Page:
After releasing a wave of bold and impressive tunes over the last few years, singer and songwriter John Murry returns with captivating form on his latest effort 'Oscar Wilde (Came Here To Make Fun Of You)'.
Lifted from his forthcoming new album 'The Stars Are God’s Bullet Holes', expected on the 25th June, 'Oscar Wilde (Came Here To Make Fun Of You)' sees him deliver one of his most spellbinding releases to date. With its rich and atmospheric tones, layered amongst his distinct baritone vocals, his new collection is already looking like one of the most textured offerings of the year so far.
So with the new single available now, we sat down with him to find out more about his background and what has inspired him most over the years.
What was the first instrument you fell in love with?
My grandfather's fountain pen and, following very shortly after, his khaki electric IBM typewriter and Charlie Parker's saxophone. Unlike white American kids whose parents were "in the know"/Madoff fans, I had no idea money markets even existed, much less that they had "instruments" like currencies and what-not. Thank fuck! You can't make a dollar sing and there are so few keys when it comes to money. Charlie Parker goes through more keys on the opening track of Giant Steps than lads like Alan Greenspan are even capable of hearing.
What kind of music did you love as a teenager?
Really, really, really *great* music (that only got old when Mississippi rednecks, high school football players, and other future fraternity and sorority clowns and criminals started listening to it). To this day I only like good music: not much has changed.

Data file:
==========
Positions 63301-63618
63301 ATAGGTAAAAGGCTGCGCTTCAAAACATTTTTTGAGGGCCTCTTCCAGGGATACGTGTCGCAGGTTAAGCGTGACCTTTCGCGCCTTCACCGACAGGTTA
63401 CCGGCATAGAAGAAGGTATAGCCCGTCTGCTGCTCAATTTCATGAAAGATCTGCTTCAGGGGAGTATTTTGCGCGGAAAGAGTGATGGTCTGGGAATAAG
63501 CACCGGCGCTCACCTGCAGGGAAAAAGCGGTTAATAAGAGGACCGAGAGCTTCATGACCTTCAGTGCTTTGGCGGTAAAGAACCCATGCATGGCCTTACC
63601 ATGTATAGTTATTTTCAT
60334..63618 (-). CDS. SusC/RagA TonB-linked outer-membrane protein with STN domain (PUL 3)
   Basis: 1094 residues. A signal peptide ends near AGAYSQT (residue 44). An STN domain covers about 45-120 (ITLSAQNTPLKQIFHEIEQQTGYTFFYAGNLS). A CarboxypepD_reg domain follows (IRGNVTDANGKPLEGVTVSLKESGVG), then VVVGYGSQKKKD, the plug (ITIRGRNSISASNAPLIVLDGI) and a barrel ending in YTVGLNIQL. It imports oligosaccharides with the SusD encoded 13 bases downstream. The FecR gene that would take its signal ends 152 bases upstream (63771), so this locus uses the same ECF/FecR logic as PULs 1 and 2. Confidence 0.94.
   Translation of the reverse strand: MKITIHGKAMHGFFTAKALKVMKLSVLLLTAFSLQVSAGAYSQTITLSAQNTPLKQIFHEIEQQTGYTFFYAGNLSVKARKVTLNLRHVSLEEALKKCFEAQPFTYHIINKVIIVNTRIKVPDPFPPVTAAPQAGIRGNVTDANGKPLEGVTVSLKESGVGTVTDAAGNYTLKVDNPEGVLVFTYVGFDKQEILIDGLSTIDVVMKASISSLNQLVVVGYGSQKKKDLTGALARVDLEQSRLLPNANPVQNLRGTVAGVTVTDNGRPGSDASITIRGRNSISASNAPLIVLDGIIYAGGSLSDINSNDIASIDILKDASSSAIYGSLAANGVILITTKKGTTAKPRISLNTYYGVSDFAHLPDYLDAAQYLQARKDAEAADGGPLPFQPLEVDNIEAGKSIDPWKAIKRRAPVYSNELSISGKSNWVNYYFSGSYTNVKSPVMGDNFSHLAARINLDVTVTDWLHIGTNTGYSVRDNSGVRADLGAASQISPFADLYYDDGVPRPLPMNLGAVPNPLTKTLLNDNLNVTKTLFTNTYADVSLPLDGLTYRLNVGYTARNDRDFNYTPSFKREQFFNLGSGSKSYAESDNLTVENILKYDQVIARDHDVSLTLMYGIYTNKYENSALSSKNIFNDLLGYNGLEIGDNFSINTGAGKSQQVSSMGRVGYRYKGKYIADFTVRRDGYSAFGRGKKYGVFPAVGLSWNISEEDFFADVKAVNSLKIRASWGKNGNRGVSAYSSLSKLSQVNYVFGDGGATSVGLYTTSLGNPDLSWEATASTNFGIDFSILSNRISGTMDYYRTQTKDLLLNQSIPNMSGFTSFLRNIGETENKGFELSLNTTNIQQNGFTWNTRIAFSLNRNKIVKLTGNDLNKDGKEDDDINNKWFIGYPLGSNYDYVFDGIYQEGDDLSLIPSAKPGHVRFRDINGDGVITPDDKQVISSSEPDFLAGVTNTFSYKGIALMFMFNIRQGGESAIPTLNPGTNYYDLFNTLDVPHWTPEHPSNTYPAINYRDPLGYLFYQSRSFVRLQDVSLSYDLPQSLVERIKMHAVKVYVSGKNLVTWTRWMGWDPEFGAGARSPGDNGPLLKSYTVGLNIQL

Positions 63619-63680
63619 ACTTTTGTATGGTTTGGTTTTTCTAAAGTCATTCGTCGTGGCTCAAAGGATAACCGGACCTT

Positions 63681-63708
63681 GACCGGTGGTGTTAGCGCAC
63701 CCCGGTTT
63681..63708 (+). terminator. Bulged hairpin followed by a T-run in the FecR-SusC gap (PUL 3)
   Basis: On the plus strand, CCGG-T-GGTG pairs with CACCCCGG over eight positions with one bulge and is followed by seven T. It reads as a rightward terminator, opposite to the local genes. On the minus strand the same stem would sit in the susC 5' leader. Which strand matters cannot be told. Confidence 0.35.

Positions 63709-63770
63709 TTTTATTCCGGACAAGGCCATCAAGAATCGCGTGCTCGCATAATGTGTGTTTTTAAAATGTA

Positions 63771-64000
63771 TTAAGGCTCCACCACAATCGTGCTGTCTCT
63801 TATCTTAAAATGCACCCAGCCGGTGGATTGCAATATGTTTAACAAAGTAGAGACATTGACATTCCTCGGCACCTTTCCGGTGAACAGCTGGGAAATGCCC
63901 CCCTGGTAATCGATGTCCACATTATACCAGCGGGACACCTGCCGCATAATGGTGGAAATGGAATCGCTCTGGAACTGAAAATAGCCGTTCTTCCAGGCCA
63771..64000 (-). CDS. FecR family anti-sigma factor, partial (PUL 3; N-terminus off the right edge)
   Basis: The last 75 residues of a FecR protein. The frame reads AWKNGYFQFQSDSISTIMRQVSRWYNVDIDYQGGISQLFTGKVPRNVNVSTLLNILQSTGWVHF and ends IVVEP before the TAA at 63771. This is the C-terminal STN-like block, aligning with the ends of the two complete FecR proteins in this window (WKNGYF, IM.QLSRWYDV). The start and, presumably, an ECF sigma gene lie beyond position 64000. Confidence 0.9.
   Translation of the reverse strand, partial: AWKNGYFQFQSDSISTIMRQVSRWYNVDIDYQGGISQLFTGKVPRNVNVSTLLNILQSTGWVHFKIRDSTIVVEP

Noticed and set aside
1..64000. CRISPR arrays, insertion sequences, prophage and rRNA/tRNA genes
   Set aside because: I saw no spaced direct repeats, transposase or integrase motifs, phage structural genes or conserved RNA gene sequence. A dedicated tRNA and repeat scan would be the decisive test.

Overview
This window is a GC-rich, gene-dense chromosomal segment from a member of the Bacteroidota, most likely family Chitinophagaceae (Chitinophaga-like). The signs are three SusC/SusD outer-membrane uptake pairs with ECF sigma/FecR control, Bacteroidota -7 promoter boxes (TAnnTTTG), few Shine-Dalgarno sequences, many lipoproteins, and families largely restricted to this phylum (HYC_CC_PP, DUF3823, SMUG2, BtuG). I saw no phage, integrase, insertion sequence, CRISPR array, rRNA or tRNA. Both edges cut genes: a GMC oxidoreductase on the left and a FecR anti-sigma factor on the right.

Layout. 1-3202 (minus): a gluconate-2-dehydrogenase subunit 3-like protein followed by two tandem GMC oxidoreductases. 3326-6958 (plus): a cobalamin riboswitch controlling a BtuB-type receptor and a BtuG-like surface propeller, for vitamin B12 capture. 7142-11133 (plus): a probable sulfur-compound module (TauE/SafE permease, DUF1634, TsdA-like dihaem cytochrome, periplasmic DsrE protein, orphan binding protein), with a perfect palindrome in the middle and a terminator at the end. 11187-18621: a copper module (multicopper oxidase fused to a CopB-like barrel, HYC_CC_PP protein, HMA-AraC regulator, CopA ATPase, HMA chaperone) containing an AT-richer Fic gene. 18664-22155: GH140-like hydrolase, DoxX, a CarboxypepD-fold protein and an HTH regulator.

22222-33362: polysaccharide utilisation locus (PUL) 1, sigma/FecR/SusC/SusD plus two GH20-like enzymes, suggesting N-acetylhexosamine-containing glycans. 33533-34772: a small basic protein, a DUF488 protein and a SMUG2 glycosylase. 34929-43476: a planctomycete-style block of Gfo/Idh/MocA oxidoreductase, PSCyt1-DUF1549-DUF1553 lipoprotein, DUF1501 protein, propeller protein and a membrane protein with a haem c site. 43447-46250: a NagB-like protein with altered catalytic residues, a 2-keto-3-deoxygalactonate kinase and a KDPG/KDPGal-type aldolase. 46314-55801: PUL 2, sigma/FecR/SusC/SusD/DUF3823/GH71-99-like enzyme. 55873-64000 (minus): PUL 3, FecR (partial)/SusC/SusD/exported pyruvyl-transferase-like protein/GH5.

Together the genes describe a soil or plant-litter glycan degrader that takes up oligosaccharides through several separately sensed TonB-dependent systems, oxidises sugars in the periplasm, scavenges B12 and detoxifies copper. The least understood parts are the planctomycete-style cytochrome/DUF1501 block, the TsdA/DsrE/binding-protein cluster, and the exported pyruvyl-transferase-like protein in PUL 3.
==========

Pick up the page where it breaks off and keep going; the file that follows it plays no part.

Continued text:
What was the first album you remember owning?
It was either Charlie Parker's "Giant Steps" and Miles Davis' "Kinda Blue" (my choices, bought at the same time) or that Winger record (my mother's choice, I think) with the song about the underage teenaged girl who's "only seventeen" (let's hope she filed for a restraining order and is ok, because those dudes seem to like writing about statutory rape…)… ugh.. gross.. can we declare holy war on patriarchal non-music now puhleeeeese? Yeah… I'm going with Bird's Giant Steps and Miles' Kinda Blue.
What is the one song you wished you could have written yourself?
Mississippi by Bob Dylan, because it is effectively completely true as relates to me and not true as relates to him (unless he just decided to dislike Jim Dickinson's place outside of Coldwater, Mississippi where he wrote they before they began work on Time Out Of Mind on one of those days when nothing fits right and it was really muggy out and the mosquitoes were feeding and the water moccasins were hanging too close…. I doubt that, though, because none of the Dickinson clan are anything but incredibly fun and righteous and entertaining and inspiring and good, so…).. "only one thing I did wrong, stayed in Mississippi a day too long": Cheers, Bob. You get me. Can we talk about this now, laddo? Ta.
Do you have any habits or rituals you go through when trying to write new music?